Check out the #hinterlandsewoff hashtag on instagram to get all the hinterland dress inspiration! This Dress has tons of options, (sleeve lengths, dress lengths, button placket or not) and people have done loads of hacks so you'll defiantly want to see them all!

Friday, October 12

How to add a snap front to a baby pattern

I don't give handmade gifts often but when I do, they are inevitably baby gifts. Sewing baby gifts is quick, easy, fun, and satisfying as everything is cuter in miniature. One of my go to baby gift patterns recently has been the Harem Coverall by Brindille and Twig. It has no closures and goes on and off through the neck. I love this pattern, but sometimes you just want some snaps, especially on the small sizes, to make those frequent diaper changes easier. I am a pattern hacker at heart and don't feel the need to buy a thousand patterns if I can get what I want with a simple tweak. Adding a snap front placket is one of those simple tweaks. I've gone through this step by step which might make it look more complicated than it is, but seriously, sooooo easy. You could do this hack to any pattern that has a solid front. So lets get started.

[(And PS since you all know I sew may more than I blog, I decided the only way this (requested) tutorial post would make it to the blog was it if I did it super low key - Tiahna style. So enjoy all my iPhone photos, no backdrops and and my dirty ironing board cover - you're welcome:)]

1. Using the harem coverall or another pattern of your choice, cut out all your pieces as instructed except the front. For the front, instead of cutting one on the fold, cut two mirror images and extend the center front by 2 inches. Notch the center front of your original pattern on the neckline and crotch so you know there the center front is supposed to be.
2. Cut two strips of fusible interfacing 2 inches wide to run the length of the center front. You could use stretch interfacing for this since the fabric for these type of patterns is a knit, but I chose a light weight woven interfacing because I don't want the fabric of the placket to stretch as that would allow the snaps to rip out. Fuse your interfacing.

3. Fold the raw edge back 1 inch, wrong sides together. Press. Repeat to other side. 

4. Fold back again, so the fold of your placket meets your center front notch. 
5. Take your two front pieces to your sewing machine and topstitch down your placket with a 7/8 seam allowance. I use the walking foot on my machine to do this to keep the fabric from shifting. 

6. Assemble your shoulders, sleeves and side seams per pattern instructions.
7. Before sewing up the crotch seam, baste the bottom of your front plackets together. Then sew the crotch seam, and any cuffs or hem as instructed in the pattern.

8. Because the neckband will now have an opening in the center front, we need to finish the short edges. Sew or serge the short edges, flip right side out, and then attach the neckband like normal. We'll be folding it down again to form a binding, but if you want you could just do a true neck binding. The instructions for that are great in the free Durango Tank pattern by Hey June. I have made several more of these little outfits with a true neck blinding since making this one. I just tried it this way so you wouldn't need a new neckband piece.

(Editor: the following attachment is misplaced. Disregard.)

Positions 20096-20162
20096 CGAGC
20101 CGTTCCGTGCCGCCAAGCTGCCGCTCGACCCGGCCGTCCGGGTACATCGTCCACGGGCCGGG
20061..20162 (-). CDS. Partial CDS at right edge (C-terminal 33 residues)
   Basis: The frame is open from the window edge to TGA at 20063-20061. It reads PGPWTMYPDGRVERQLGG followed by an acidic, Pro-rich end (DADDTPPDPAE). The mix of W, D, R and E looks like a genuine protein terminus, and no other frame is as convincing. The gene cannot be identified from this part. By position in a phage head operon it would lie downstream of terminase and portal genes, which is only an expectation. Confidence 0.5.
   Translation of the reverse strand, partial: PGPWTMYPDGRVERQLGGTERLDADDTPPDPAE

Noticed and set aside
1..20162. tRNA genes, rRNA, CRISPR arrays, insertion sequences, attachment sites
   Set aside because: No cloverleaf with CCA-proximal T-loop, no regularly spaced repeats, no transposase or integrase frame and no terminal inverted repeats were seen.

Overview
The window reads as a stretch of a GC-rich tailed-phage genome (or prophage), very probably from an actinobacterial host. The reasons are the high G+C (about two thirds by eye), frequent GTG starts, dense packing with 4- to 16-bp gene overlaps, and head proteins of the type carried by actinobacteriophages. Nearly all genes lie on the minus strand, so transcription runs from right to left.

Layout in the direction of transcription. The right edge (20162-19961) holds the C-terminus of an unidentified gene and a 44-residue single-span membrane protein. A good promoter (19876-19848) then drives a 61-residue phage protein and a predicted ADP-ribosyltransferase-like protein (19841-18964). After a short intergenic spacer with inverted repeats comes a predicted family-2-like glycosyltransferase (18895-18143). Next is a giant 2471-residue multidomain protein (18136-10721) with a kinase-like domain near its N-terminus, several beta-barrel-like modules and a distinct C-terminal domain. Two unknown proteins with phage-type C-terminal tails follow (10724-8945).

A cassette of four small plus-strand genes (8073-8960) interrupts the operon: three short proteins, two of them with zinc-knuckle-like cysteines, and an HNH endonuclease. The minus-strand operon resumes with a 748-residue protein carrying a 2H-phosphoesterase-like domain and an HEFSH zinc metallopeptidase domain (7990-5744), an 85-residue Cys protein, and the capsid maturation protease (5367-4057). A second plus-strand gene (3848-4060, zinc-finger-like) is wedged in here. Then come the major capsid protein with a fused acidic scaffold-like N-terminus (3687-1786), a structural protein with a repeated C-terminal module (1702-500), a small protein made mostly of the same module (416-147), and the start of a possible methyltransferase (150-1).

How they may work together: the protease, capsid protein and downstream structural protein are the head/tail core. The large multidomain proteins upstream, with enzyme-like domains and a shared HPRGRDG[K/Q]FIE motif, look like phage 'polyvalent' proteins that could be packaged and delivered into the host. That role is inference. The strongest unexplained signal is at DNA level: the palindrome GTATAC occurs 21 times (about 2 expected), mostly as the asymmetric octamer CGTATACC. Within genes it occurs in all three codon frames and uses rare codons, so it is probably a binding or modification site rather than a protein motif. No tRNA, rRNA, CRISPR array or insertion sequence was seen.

If your wondering if you can just so a regular neckband, I don't think so. I tried that and the snap ripped out, even when the neckband was interfaced there. Its not strong enough to withstand the pulling of the opening of the snap. If you want to so use a regular neckband piece, you can, but you shouldn't put a snap in it. 
9. Fold your neckband down so the fold of the neckband is facing down, covering your neckband seam. Edge stitch in place.

10. Then its time to apply the snaps. The best snaps for baby clothes are ring snaps. I got this set off of amazon for only 10 bucks but the most recommended from others are snaps and the snap setter tool from Snap Source. I'm really happy with this set though as it comes with pliers to set the snaps instead of having to hammer them. They work perfectly every time for me. This set comes with 10 rings each in 10 different colors and then a whole bunch of plain silver ones. 

Following the instructions with your snaps, install them along your placket. I decided to do 5 and spaced them accordingly. For reference, this is a 0-3 month size outfit. 

And you're done! Let me know what other patterns your use this hack on! And share photos with me on instagram, I'm @ammonlane.

Friday, June 1

York Pinafore Pattern Review

I have never blogged a garment this quickly before - its a miracle! Considering how unsure I was this morning that I could even make it fit me the way I wanted, its crazy thats its on the blog already. But moving on from that - lets talk York!
The York Pinafore was released last week from Helen's Closet. It has two different necklines: crew or scoop, and two different lengths: mid thigh or knee. It has two pocket options, a kangaroo pocket or large curved patch pockets.

I made a size large with the crew neck and knee length. Then I drafted my own angled pockets to use instead. (I chose that shape because I think angles break up curves nicely. The curved pocket accentuates the curve of the hips and the angles and straight lines mitigate that.) I used a medium weight bleached chambray from Raspberry Creek Fabrics that is amazing and sadly, sold out. There are lots of other wovens there that would work great, though, especially the linens.